Even forgetting the spangly new instruments, though, Rock Band 3 is still the most comprehensive update of the rhythm band shtick since the original. The novelty might have well and truly worn off years ago, but the few remaining aficionados will find themselves with a well-crafted platform to access the 83 new songs on the disc alongside the (ever-expanding) 2000+ DLC tracks and imported Rock Band 1 and 2 catalogues. Or even those Green Day tracks, if that's your bag.
'But Martin', you might ask, 'what is actually on the disc?' There's a return (it had to happen eventually) of Skynyrd's Free Bird, for a start, alongside Queen's karaoke blinder Bohemian Rhapsody and Elton John's ivory-tickler Saturday Night's Alright (For Fighting). For the grumpier amongst us, Slipknot make an appearance with Before I Forget, Anthrax chip in with Caught in a Mosh and, if you're anything like me, you might decide to round that off with J. Geils Band's Centerfold. And then play Everybody Wants to Rule the World five times in a row. There's a bit of an overall skew towards older, synth-heavy tracks to accommodate the keyboard but it's alright - there's still plenty of variety for everyone.
Tangible in-game refinements strike you as soon as you hit the menu screen. The front-end has been beautifully streamlined into a stylish background vignette of your band with a simplistic suite of options laid on top - "Play Now" or "Career", basically - and additional, individual menus for each of the four potential profiles signed into the console. Rock Band 1 and 2's fussy profile management has been effectively done away with, and now setting up each player and their associated instrument is a doddle.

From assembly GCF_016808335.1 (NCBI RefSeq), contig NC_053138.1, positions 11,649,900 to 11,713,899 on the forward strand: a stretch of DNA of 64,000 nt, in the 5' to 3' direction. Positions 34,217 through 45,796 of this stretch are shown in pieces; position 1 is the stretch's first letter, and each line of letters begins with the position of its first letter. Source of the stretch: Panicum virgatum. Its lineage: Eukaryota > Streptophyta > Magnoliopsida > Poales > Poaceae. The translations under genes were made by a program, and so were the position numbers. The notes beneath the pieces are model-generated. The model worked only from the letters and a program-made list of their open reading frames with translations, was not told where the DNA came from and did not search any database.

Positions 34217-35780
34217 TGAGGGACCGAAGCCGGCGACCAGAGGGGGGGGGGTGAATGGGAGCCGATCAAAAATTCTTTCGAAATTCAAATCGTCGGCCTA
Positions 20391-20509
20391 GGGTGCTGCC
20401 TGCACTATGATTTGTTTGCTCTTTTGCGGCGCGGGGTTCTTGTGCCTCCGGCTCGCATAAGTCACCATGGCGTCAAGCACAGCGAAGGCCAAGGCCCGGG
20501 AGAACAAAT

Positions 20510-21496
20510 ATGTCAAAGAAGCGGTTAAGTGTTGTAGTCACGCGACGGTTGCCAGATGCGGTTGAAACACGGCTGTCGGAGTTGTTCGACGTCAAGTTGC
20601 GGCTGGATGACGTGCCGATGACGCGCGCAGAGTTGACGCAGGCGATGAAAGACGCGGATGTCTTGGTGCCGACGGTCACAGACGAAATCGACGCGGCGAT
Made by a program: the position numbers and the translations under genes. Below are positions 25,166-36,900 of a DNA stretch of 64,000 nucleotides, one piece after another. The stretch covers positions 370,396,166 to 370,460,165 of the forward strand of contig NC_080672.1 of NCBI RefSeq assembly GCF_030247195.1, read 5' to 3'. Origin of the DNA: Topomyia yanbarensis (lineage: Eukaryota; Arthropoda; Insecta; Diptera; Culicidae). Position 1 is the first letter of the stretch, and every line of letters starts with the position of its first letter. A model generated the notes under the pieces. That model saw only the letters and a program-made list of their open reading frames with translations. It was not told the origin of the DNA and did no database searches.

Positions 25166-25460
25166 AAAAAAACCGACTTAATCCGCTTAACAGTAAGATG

The typical and oft-repeated 'World Tour' format has also been pared back into something more simplistic, and now your group goes from garage band to stadium filler in the background while you play whatever you want. Each track performed in any mode earns you fans, and the game pauses to dish out amusing cutscenes whenever you hit major milestones. In short, Quickplay now has the spotlight and Career runs behind the scenes.
Harmonix should be commended for successfully tweaking the format to accommodate how people actually play the game. If my living room habits are indicative of the general populous (though I imagine mine has a slightly higher-than-average Dorito consumption), then what people want is to bang out Don't Stop Believin' (DLC) and The Power of Love (on the disc) instead of battling through a prescribed and arbitrary setlist. It's an ingenious move, and a concurrent system of challenges ensures the bottom of the screen is always stacking up various accolades and accomplishments, unlocking new gear to play dress-up with the on-screen version of yourself.
Old-school style setlists are still around, however, tactfully reborn in the guise of Road Challenges. But even these are segmented into tiny chunks, allowing for both frequent breaks and to accommodate attention-strapped players who want to pop back to individual tracks every five minutes. Unless you're playing The Endless Setlist III, but I don't even want to think about that.
Where all this will take you, though, is almost entirely up to you. The unavoidable reality is that, for all Rock Band 3's considerable refinements and intuitive advancements, your current games and equipment will probably suffice if you're just after banging a few plastic keys to the odd tune every now and then. But if you've still got a passion for the genre, or you're seriously considering furthering your understanding of the instruments with Pro mode, Rock Band 3 might just be the most important rhythm game to date.